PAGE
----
Stitch In Time is a collaborative project between Warwick Manufacturing Group (WMG) at the University of Warwick and local primary schools for Coventry UK City of Culture 2021.
On Tuesday 1 June 2021 we hosted one of the very first events for Resonate Festival, 'Stitch in Time' at Herbert Art Gallery museum for the Month of Invention, coordinated by the Innovative Manufacturing and Future Materials GRP. The aim of this event was to inspire primary school children and their families from the local community about the history of Coventry's textiles, linking this to modern day technology and programming skills that are really important for children to learn.
Helen Luckhurst, from WMG, said:
"Stitch in time is a name we're using to describe a few different ways of introducing children to programming and control for embroidery. So we take inspiration from Coventry's history and we use that to deliver programming workshops by hosting events at the museum, on campus and as part of a longer term project with schools. So over the coming years, teachers have the opportunity to use our resources, get training with us and deliver new content to their children where they can learn about Coventry's history and skills in programming and control which they can bring together to make a creative piece of work, inspired by City of Culture and their history."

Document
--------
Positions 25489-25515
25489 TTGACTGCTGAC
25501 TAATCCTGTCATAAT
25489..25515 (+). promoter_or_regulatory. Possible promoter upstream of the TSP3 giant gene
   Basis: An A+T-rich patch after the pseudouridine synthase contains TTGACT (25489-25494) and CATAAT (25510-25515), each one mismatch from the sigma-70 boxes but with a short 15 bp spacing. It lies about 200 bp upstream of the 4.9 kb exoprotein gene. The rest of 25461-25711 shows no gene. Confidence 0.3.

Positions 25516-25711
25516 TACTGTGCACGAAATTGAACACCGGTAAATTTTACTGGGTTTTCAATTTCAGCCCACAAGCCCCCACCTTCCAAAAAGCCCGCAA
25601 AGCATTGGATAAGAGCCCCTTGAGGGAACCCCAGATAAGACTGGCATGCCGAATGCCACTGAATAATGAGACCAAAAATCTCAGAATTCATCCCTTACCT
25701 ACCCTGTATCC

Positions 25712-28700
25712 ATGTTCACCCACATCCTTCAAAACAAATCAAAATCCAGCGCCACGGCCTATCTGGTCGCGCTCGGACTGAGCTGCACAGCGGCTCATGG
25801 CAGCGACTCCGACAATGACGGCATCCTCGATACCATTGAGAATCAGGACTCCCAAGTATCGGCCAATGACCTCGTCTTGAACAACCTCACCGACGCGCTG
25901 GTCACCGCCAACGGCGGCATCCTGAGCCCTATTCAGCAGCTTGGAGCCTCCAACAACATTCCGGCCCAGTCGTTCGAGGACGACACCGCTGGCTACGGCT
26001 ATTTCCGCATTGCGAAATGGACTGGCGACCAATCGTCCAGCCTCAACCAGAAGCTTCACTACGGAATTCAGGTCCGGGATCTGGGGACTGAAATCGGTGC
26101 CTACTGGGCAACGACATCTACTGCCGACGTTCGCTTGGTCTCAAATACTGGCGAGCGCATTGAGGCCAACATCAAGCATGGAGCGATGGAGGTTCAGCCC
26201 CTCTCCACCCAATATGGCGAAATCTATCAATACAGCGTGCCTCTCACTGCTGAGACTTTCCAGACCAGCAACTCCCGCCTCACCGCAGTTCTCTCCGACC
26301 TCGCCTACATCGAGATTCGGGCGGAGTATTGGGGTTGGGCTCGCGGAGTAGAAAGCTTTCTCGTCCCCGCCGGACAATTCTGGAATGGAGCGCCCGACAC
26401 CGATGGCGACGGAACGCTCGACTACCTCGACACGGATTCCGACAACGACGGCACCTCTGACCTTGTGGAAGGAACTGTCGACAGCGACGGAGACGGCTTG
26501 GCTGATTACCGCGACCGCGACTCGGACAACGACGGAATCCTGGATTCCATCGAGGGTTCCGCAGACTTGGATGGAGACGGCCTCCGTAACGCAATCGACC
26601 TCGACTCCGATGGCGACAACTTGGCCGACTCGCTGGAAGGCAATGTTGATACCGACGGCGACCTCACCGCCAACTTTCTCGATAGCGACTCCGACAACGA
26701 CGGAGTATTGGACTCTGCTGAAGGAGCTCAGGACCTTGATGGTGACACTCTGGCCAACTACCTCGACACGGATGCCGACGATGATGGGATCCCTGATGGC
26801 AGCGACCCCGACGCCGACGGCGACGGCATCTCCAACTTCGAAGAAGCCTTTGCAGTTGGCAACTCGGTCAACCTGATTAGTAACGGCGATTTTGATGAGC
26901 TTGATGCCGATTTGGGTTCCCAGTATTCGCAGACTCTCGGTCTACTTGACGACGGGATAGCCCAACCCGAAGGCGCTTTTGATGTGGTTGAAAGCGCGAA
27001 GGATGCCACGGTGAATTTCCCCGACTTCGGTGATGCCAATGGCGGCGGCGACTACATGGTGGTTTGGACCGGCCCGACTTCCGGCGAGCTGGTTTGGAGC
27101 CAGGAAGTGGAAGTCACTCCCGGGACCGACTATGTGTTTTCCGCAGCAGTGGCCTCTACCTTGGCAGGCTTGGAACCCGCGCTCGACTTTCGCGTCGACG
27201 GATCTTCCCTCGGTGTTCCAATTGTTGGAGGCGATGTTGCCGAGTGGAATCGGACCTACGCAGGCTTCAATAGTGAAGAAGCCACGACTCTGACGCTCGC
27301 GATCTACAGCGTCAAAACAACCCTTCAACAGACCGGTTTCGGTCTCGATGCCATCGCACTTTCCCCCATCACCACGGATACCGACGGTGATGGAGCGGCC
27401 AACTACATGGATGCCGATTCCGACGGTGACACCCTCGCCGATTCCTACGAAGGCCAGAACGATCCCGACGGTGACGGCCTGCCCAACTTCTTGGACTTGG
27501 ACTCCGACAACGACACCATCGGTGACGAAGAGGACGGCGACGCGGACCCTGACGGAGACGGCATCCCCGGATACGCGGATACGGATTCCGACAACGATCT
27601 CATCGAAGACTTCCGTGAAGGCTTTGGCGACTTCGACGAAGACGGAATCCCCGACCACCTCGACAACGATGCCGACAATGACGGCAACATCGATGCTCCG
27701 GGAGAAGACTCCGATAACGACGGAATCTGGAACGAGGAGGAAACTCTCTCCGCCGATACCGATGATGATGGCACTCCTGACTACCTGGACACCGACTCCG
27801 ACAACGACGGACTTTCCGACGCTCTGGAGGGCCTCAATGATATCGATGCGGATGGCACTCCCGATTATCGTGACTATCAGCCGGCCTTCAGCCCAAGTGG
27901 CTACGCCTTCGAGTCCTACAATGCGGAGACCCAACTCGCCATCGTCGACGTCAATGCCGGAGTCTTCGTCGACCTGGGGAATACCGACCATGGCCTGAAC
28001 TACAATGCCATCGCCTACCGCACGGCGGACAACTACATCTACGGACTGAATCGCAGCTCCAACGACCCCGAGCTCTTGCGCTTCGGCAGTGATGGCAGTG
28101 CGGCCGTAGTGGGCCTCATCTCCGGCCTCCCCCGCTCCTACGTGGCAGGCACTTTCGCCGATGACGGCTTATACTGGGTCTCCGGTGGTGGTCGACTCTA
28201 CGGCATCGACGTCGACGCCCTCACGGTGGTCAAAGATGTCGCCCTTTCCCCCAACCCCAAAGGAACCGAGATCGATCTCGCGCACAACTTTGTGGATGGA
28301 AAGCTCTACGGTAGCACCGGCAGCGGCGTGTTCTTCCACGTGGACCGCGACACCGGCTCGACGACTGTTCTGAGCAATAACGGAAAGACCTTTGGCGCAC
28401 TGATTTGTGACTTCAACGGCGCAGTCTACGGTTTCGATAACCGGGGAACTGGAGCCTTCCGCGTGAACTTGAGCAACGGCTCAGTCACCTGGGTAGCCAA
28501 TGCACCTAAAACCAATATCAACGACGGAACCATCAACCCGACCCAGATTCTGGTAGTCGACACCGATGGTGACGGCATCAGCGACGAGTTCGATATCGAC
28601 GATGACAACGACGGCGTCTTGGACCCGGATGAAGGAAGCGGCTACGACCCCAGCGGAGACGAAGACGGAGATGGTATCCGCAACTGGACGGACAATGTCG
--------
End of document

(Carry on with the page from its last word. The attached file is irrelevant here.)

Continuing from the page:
Children are using a programme called TurtleStitch which is a block based language where they can take simple instructions and join these colourful blocks together like a jigsaw in any order they choose. This will then control a little turtle that moves around and draws patterns based on the instructions given by the programmer. These patterns can then be downloaded and used on an embroidery machine which will then stitch that very pattern onto fabric.
"One of the fun things to get children to do when using TurtleStitch is to look at their own school uniforms, because often they find that they already have a piece of designed embroidery that's been done by a machine on their clothing."
Professor Margaret Low, Director of Outreach and Widening Participation at WMG, said:
"In primary school children are often taught a language called Logo, and that's been around since the 60s to control robots. So you can tell a robot to move forward 30 steps, turn 90 degrees, so many children have already come across this software before. But what I love about TurtleStitch is that it picks up on those skills that young people have come across and it takes it in to a physical medium, so it's not just controlling a robot, it's controlling the embroidery machine which is a robot to actually produce something."